How to Become a Councillor
Town Councillors are elected by the public and serve four-year terms.
Councillors represent their community. The main duties are attendance of meetings, committee meetings and responding to correspondence from constituents. Some Councillors are also appointed to represent the Council at outside organisations, such as charities and local groups.
Most Councillors are members of political parties and stand for election as party candidates.
To become a Councillor you must:
- be over 18 years of age
- be a British subject, or a citizen of the Irish Republic, a commonwealth country, a UK dependent territory or another country in the European community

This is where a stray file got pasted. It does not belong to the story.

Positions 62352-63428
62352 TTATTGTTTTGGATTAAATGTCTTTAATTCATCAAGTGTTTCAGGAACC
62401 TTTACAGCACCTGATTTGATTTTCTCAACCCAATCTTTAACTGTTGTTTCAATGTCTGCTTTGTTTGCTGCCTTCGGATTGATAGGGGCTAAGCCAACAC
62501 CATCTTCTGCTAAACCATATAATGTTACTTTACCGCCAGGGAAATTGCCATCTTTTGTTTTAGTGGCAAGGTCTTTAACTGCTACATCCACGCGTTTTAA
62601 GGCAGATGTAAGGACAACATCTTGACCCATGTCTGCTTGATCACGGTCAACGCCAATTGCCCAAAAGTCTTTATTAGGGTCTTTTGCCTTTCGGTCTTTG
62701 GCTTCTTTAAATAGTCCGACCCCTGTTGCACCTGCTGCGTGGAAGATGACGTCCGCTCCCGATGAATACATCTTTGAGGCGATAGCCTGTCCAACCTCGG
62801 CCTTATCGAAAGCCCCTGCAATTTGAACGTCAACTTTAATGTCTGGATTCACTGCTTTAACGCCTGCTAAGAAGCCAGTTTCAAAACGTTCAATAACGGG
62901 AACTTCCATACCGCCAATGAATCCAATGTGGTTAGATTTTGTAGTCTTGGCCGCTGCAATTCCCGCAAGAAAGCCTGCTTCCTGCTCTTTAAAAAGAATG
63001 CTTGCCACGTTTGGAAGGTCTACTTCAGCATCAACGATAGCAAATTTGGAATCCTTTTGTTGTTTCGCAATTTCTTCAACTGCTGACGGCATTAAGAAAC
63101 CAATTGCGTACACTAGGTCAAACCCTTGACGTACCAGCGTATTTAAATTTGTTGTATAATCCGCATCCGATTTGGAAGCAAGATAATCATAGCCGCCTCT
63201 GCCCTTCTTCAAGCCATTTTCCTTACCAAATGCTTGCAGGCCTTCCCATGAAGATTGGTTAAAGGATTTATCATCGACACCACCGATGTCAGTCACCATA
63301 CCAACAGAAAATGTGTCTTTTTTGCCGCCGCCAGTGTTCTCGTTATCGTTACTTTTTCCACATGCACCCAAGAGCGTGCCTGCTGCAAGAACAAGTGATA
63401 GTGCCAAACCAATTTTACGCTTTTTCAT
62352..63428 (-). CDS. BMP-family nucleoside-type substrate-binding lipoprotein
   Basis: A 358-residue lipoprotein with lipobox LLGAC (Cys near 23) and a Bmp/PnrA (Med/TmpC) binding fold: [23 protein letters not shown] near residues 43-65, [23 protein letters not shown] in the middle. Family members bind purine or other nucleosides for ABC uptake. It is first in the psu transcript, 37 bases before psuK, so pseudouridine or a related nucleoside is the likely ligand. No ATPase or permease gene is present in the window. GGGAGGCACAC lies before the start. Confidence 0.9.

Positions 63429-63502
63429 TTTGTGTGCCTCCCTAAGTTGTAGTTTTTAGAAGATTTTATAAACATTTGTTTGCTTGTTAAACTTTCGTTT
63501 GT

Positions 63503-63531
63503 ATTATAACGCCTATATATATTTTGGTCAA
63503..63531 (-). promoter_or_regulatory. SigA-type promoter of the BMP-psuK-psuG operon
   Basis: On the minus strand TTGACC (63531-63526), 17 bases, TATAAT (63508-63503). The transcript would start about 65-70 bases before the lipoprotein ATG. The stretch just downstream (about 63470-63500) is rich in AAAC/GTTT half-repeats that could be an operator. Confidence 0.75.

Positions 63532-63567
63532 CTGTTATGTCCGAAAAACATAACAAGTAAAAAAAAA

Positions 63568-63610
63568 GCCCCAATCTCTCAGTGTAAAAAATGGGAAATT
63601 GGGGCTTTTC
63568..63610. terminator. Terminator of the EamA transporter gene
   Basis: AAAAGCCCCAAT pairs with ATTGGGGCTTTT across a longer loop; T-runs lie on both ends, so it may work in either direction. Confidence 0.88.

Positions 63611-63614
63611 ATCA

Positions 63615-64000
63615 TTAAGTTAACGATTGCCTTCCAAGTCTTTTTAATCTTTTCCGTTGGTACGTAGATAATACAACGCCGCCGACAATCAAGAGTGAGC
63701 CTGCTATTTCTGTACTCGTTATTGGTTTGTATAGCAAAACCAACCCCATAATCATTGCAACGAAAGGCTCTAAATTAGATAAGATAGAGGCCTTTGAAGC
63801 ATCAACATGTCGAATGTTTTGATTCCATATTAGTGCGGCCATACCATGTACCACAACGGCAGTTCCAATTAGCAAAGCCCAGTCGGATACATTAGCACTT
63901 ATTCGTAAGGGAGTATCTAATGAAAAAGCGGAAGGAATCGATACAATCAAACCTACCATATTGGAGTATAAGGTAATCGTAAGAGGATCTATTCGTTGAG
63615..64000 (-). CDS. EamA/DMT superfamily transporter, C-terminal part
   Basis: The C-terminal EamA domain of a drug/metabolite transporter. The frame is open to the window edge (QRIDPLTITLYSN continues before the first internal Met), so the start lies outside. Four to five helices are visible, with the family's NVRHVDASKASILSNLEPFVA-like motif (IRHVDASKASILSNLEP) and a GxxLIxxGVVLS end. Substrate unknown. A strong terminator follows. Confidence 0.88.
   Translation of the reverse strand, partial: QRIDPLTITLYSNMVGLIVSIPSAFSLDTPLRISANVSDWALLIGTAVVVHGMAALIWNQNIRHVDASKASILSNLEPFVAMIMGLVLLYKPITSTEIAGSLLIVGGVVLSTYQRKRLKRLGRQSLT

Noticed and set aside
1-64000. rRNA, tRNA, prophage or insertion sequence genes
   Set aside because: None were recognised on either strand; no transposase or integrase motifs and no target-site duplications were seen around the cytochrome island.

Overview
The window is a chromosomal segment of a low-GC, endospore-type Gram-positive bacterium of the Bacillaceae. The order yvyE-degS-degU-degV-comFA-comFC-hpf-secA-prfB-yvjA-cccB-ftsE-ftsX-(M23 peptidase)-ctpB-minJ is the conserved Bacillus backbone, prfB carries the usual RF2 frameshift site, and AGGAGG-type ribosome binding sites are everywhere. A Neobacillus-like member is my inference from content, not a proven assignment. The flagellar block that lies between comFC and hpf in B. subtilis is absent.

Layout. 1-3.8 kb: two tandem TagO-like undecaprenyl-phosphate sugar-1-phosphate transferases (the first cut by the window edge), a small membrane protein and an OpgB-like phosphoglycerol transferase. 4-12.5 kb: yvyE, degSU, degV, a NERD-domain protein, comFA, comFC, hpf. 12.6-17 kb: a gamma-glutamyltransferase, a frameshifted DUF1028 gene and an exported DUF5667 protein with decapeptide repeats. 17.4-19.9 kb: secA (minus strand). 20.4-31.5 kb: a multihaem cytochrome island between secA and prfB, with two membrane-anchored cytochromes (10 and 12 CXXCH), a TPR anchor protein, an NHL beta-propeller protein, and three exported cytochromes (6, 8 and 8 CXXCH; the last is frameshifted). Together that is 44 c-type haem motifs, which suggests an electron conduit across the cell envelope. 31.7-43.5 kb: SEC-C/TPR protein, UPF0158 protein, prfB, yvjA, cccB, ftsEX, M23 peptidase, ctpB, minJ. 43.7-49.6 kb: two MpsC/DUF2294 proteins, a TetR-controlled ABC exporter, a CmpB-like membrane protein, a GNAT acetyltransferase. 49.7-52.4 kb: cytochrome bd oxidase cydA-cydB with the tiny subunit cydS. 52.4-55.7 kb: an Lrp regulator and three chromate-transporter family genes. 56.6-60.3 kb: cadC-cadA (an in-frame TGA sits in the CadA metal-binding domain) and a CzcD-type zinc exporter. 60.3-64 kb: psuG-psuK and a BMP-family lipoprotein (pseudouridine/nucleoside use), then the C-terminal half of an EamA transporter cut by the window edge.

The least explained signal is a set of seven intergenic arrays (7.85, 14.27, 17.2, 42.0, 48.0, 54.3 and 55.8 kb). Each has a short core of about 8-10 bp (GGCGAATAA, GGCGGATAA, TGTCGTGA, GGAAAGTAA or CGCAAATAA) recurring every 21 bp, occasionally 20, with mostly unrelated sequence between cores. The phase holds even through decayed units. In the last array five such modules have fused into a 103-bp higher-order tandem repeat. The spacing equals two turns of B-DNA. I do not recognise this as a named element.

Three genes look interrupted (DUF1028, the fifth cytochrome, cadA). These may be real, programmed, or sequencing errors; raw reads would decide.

- be an elector for the area in which you would like to stand, or have either owned property, lived or worked in that area throughout 12 months immediately before you are nominated. (In the case of a Town Council, you may be eligible if you lived, worked or owned land within 4.8kms of the boundary of that area)
You cannot stand if you:
- are employed by that council
- have been declared bankrupt within the last five years if you have not repaid your debts
- have been convicted of a criminal offence and sentenced to not less than three months imprisonment within the last five years
- you hold a politically restricted post for another authority
- you have been disqualified under any legislation relating to corrupt or illegal practices
You do not need any formal qualifications to become a councillor